First national report on Hispanic health a mix of good and bad news

Story highlights

  • Overall, Hispanics in the U.S. have better health outcomes than non-Hispanic whites in spite of socioeconomic obstacles
  • Cancer and heart disease are leading causes of death for Hispanics, which is similar to non-Hispanics
  • U.S.-born Hispanics in America are in worse health than those born outside America.

Atlanta (CNN)"Buenos dias," Dr. Tom Frieden, CDC director, said to reporters at the beginning of a media briefing Tuesday to announce results from the first national study on Hispanic health risks and leading causes of death in the United States, information directed toward the nearly 57 million Hispanics in the United States and their health care providers.

The news is both good and bad, Frieden said. Overall, Hispanics fare better than their non-Hispanic white peers when it comes to their health, in spite of the greater socioeconomic burdens from higher poverty rates, language barriers and a lower number of insured individuals.
In fact, the report finds one in four Hispanics live below the poverty line, one in three Hispanics have limited English proficiency and Hispanics are three times as likely to be uninsured.
The two leading causes of death in Hispanics are cancer and heart disease, respectively. For non-Hispanic whites the causes are the same but in reverse order. However, Hispanics are about 50% more likely to die from diabetes and chronic liver disease than their non-Hispanic counterparts.
Dr. Ken Dominguez, MPH, an epidemiologist with the Centers for Disease Control and Prevention office of minority health and equity health and lead author of the report, said higher rates of diabetes and obesity may be the reason why.
"We know diabetes and obesity can lead to liver disease, cirrhosis and liver cancer and when you put that all together this may be helping increase their cancer rates." Dominguez said.
The study did not look at the reasons for the findings, so it's only a hypothesis.
It's not genetics, according to Frieden, who said something called the "Hispanic paradox" may explain why the overall picture isn't more grim.
"In spite of having worse risk factors they tend to live longer than those with lower risk factors and higher socioeconomic standards," Frieden said.
But a key factor, according to other research, seems to be that Hispanics have lower smoking rates. Smoking is to blame for two out of every 10 deaths in the United States, so lower rates in this population go a long way when it comes to health.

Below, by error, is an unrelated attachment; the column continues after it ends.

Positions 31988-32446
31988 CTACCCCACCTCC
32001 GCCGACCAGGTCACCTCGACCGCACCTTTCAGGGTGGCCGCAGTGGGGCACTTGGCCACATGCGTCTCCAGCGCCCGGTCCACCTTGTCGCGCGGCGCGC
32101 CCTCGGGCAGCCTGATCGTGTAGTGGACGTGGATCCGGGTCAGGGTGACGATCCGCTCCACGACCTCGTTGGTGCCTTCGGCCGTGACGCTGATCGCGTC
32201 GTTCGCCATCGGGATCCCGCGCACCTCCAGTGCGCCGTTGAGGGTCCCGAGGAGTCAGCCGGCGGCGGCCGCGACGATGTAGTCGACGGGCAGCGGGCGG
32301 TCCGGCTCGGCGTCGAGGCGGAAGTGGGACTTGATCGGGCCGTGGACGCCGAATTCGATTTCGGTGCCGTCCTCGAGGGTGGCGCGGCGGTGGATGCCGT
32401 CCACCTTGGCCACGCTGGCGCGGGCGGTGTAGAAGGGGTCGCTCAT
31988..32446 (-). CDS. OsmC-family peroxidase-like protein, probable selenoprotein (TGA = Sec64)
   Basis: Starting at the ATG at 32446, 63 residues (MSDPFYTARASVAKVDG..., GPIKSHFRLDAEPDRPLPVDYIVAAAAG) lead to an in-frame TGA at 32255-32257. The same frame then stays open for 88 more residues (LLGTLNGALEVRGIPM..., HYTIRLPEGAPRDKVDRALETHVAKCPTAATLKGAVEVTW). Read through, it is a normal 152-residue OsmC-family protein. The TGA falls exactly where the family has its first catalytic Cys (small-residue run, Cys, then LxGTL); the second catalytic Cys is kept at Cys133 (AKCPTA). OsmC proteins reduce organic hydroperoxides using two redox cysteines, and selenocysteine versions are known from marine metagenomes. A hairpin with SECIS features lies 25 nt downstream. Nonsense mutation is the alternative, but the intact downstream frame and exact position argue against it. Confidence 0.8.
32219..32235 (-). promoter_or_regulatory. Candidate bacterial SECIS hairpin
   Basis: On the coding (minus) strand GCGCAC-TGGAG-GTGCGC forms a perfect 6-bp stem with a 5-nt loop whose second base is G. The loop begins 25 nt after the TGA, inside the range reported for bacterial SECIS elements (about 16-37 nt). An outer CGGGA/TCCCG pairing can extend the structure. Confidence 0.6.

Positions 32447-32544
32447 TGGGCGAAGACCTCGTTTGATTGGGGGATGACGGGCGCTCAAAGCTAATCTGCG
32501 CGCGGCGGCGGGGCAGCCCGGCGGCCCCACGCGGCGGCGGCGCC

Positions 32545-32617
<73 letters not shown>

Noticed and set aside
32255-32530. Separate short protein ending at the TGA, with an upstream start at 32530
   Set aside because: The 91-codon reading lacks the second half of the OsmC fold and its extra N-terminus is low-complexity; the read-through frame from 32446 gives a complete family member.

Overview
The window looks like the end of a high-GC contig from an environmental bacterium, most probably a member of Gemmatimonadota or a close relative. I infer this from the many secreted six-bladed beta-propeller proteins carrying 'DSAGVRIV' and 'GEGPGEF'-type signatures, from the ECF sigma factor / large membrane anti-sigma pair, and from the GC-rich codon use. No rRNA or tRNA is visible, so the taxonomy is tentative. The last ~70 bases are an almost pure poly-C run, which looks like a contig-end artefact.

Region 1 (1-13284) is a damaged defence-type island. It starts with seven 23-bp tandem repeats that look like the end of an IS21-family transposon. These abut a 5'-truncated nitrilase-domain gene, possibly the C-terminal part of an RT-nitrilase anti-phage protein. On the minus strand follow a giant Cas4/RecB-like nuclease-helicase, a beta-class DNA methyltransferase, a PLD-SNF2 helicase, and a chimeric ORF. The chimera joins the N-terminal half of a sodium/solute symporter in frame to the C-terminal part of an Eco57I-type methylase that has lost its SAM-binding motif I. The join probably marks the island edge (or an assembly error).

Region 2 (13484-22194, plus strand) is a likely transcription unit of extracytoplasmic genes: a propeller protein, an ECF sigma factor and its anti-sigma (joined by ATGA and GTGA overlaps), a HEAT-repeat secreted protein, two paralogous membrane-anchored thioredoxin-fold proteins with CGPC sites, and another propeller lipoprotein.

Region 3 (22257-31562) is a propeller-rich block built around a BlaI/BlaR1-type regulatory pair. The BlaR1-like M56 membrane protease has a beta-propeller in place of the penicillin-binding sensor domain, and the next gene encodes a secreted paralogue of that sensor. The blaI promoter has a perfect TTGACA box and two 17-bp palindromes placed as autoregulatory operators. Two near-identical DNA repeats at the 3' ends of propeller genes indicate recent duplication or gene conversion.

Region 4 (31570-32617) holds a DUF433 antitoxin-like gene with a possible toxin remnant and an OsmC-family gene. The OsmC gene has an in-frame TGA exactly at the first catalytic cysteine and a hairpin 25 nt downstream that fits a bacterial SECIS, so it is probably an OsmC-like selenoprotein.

That message, however, seems to be getting lost on American-born Hispanics, who are more likely to smoke.
Being American-born does not bode well for Hispanic health in general. Those who are American-born not only have higher smoking rates, but also higher rates of obesity, hypertension, heart disease and cancer as compared to their non-U.S.-born peers. That's a sure sign that prevention is key, which is why health officials have clear advice for Hispanics, including: Don't smoke and if you do quit, exercise for 30 minutes a day, if you drink do so in moderation, get vaccinated and screened for hepatitis, and maintain a healthy body weight by eating fruits and vegetables and staying away from fatty foods.
Prevention could go a long way, because on average, Hispanics are 15 years younger than non-Hispanic whites. So, according to Dominguez, measures taken now to lower the risk of disease will carry long into the future to benefit health.
That benefit to the population will come from lowering blood pressure rates, reducing smoking rates, lowering diabetes rates and reducing alcohol consumption. (Hispanics drink less often but when they drink they drink more.)
While there have been other reports that put this population under the microscope, this report analyzes information from 2009-2013 gathered from four national data sets (the U.S. Census, the national health interview survey, national vital statistics system mortality data, and the National Health and Nutrition Survey) and puts all the findings together.
The new report also breaks down the Hispanic population into subgroups based on ethnicity and origin, such as Puerto Ricans, Cubans and Mexicans, which emphasizes the point that all Hispanics are not the same. This allows for better care. The CDC's message for health care providers includes accounting for each patient's subgroup.
But the new report may not be painting a complete picture, Dominguez said, in part because of the high rate of those who are uninsured. If they aren't insured they may not be going to the doctor, so they may not have a diagnosis nor are they getting treatment. Another factor contributing to the statistics may be that healthy immigrants come to the United States but when they are older and become ill, they return to their home country. Therefore their deaths aren't counted in the death rates and causes of death captured in this report.
But it all comes back to that prevention and advice for being healthy, which is good for the one in six Hispanics in America and everyone else, too.